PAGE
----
After a wonderful night spent at the modern and luxurious Sails Lifestyle Resort at Peregian Beach we yet again packed up our bags and hit the road, today we were on a mission to cuddle koalas. Before heading off we had a quick walk on the beach, which was pretty, bought some coffees and wraps and headed off to the laguna lookout on Noosa hill. We had already enjoyed the impressive views from the lookout and thought it would be worth sharing with the Fajons and a good spot for a little lunch. The view was great and there were not too many tourists as we enjoyed the breathtaking views of Noosa and Laguna Bay below, wrapped in kilometres of white beaches, lush fauna and the Coral Sea.
Driving down towards Brisbane we skipped the wonderful Australia Zoo, which we had already seen a few months ago, choosing instead to try out the Lone Pine Sanctuary, one of the few places in the world where you can hold koalas. I would normally frown upon such a practice but hey, we all wanted to cuddle a koala and the place is not allowed to force a koala to cuddle more than 30 minutes a day. The other awesome thing is that the koalas can get their revenge when they are poorly cuddled. This wonderful news hit the headlines before we left the UK and filled me with pleasure at the time: “One Direction in Chlamydia Scare (after handling koalas down under)”. You can have a look for yourself but the gist of it is that when members of the hair-brained boyband One Direction mishandled a beautiful koala named Kat she took a piss on them In a typical tabloid twist there are no actual recorded cases of humans ever having caught chlamydia from koalas but hey, one can always dream.
Founded in 1927 in the suburbs of Brisbane the Lone Pine Koala Sanctuary is the world’s oldest and largest koala sanctuary. It was made famous during the second world war when Americans from all over came to check out the local Australian wildlife. Since then a number of famous people have come and had their pictures taken with a furry friend, have a look and choose which celebrity you find looks the dumbest when holding a koala. We all decided to brave the disease-ridden creatures and hold them close to our bosoms (except JH, who though it was “sans interet”); I am proud to report that none of us was urinated on and that although you have to hold the koala by the bottom it is a fun experience. Of course there is much more to Lone Pine than just the koalas. We had a fun time introducing the Fajons to several other Australian icons: the wombat, the dingo, kookaburras and the cassowary. On top of that they even had a platypus that zoomed around its tank like there was no tomorrow. I tried to get a good shot for you Mum but what you see above is the best out of the 30 I tried to take with no flash in a dark room with a speeding platypus. By the way his name is Barack; yes we can!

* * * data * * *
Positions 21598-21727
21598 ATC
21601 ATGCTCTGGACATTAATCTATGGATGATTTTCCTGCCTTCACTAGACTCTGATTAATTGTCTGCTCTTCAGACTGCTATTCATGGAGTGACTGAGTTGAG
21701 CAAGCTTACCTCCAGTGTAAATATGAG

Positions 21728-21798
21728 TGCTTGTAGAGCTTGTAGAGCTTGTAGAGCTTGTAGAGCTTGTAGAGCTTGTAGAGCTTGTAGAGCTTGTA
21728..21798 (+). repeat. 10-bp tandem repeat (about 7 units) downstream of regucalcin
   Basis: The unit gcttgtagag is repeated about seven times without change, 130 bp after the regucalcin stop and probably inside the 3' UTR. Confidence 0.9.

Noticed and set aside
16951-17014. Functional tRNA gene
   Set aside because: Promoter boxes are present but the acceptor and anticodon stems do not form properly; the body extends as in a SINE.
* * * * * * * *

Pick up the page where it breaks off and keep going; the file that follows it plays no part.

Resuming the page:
The cherry on the cake was getting into the bit of the park where roos are allowed to roam free and you can feed them (if you buy the feed), or like us, just approach them and pose for funny pictures with them. Anne’s portrait in particular is a favourite. So far though it is pretty standard, a lot of zoos/sanctuaries here have areas where you can approach roos bouncing about in an open space. The cool thing about Lone Pine is they also have some emus, one of which I followed for a certain amount of time, trying to get a good pic. They’re great because of their evil eyes, which I guess is unfair to them as they are pretty docile. Anyway I ran after this feathered friend until the keepers forced me out as they closed the area. I didn’t quite get the killer shot but I’m pretty pleased with the three I’ve put above. We left the sanctuary and after some stops by the shop and a fishmonger we made it to our serviced apartment, a well appointed and designed flat in the heart of Brisbane, Oxygen apartments. I can tell you they were great as they even got the official JH seal of approval: “ce sont des appartements de qualité!”. The night was finished off over some delicious barramundi (and beef filet for me ), a fitting goodbye for Anne who was leaving the next morning.